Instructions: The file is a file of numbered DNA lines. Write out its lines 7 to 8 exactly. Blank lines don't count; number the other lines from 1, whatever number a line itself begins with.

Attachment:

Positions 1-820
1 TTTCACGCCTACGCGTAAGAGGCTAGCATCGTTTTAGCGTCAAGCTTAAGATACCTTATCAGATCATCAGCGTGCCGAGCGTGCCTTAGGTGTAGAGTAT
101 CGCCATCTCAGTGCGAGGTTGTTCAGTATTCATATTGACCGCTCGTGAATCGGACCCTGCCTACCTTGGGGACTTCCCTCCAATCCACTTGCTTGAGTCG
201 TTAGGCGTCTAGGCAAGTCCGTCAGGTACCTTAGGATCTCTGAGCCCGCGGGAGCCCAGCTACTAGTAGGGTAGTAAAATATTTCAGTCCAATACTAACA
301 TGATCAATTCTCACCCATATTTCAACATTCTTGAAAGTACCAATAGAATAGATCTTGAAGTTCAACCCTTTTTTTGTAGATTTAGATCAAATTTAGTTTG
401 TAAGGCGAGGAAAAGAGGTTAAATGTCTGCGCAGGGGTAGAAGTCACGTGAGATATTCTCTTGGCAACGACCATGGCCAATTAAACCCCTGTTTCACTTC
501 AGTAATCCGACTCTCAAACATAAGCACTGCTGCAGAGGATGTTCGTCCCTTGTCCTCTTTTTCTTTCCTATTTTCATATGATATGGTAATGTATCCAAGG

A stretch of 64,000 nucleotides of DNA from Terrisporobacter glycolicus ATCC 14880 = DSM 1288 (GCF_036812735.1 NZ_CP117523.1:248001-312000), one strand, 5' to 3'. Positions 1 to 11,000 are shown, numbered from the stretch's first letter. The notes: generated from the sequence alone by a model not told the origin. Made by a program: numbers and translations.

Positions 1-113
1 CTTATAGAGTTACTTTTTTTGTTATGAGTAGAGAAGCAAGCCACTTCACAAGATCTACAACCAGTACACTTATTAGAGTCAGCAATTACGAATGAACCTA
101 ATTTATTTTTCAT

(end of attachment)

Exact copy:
501 AGTAATCCGACTCTCAAACATAAGCACTGCTGCAGAGGATGTTCGTCCCTTGTCCTCTTTTTCTTTCCTATTTTCATATGATATGGTAATGTATCCAAGG

A stretch of 64,000 nucleotides of DNA from Terrisporobacter glycolicus ATCC 14880 = DSM 1288 (GCF_036812735.1 NZ_CP117523.1:248001-312000), one strand, 5' to 3'. Positions 1 to 11,000 are shown, numbered from the stretch's first letter. The notes: generated from the sequence alone by a model not told the origin. Made by a program: numbers and translations.